Articles sur Art

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Yayoi Kusama: Infinity Mirrors | Hirshhorn Museum. anokarina/flickr

Global series: Talking sex, changing cultures

By speaking their truths in societies that would rather not know, queer painters, female rappers and other outsider artists are pushing the bounds of gender and sexuality in the developing world.
Detail of Jim Dine, The mighty robe I, 1985. Colour lithograph with relief printing from polymer plates, 61.3 x 50.7 cm (image and plate), 89.2 x 63.4 cm (sheet) National Gallery of Victoria, Melbourne Gift of the artist, 2016, 2016.806, © Jim Din

Here’s looking at: Jim Dine’s The mighty robe

Jim Dine and other pop artists like Andy Warhol took everyday things and transformed them into magical objects. In his prints a robe could become a self-portrait, a president, or a hero.
Andrew Wyeth stands by a creek on his Chadd’s Ford, Pennsylvania property in 1964. AP Photo/Bill Ingraham

Andrew Wyeth and the artist’s fragile reputation

His rise was just as swift as his fall. To mark the painter's 100th birthday, an art historian explores the forces – cultural, political and personal – that created a polarizing legacy.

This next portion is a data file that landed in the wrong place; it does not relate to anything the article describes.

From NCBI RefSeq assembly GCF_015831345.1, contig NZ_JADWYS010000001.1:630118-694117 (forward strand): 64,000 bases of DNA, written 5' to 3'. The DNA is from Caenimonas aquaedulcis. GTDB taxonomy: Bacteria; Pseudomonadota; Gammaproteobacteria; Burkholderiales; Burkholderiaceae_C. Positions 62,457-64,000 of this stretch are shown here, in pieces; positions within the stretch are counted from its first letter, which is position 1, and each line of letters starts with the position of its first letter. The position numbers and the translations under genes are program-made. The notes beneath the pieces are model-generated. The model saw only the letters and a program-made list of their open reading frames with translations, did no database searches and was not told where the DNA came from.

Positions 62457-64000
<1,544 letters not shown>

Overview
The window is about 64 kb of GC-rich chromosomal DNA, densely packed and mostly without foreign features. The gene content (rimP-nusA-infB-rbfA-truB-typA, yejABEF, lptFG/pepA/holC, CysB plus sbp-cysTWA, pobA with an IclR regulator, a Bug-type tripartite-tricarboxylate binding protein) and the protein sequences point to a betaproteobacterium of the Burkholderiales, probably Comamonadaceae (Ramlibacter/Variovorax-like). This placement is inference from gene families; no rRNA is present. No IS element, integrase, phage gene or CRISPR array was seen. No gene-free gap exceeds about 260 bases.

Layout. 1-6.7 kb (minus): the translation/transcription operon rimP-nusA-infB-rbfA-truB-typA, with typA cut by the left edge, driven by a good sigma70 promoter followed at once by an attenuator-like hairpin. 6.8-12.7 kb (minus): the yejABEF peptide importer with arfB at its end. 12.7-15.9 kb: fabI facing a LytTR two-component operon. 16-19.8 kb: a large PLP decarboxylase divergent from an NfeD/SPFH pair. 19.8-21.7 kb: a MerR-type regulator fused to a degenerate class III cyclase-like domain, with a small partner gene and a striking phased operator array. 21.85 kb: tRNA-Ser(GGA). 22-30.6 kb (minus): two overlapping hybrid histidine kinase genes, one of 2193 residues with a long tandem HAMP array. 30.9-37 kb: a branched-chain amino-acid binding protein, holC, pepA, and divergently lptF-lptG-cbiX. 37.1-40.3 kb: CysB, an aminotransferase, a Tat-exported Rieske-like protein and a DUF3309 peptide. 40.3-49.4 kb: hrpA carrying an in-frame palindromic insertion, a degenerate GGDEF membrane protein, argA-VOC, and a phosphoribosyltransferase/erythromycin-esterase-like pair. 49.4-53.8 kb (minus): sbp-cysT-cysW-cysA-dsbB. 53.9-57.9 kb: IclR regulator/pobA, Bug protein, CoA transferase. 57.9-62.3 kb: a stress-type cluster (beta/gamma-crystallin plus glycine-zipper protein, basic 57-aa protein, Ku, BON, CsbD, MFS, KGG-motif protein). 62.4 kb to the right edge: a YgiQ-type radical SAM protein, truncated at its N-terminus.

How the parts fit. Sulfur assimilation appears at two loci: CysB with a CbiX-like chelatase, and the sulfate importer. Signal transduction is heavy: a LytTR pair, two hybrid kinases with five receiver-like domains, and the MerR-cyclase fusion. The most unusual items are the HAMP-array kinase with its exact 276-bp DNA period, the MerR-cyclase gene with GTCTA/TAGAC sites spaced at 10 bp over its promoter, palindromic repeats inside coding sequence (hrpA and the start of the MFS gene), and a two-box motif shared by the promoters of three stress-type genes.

Untitled (all), Hans-Jörg Georgi, 2010–15, Courtesy of The Museum of Everything. Moorilla Gallery, Courtesy of Atelier Goldstein and The Museum of Everything (installation by Lutz Pillong)

The compulsion to create: ‘outsider art’ at MONA’s The Museum of Everything

MONA's latest exhibition draws on the work of people - patients, housewives, hermits - who were compelled to create, raising age-old questions about how we define art.
A detail from Vincent Van Gogh’s, Olive grove with two olive pickers, December 1889 Saint-Rémy, oil on canvas 73.3 x 92.2 cm. Kröller-Müller Museum, Otterlo © Collection Kröller-Müller Museum, Otterlo, the Netherlands

Here’s looking at: Vincent Van Gogh’s Olive grove with two olive pickers

The pickers and sinewy olives in this painting all strain upward towards the hope of spiritual salvation. But six months after he completed it, Vincent Van Gogh walked out into a wheat field and shot himself.
The robot Berenson in 2015. Stéphanie Leclerc-Caffarel

Why we don’t trust robots

Robots are strange creatures, and not only because they might steal our jobs. We humans actually have good reason to be a little worried about these machines.

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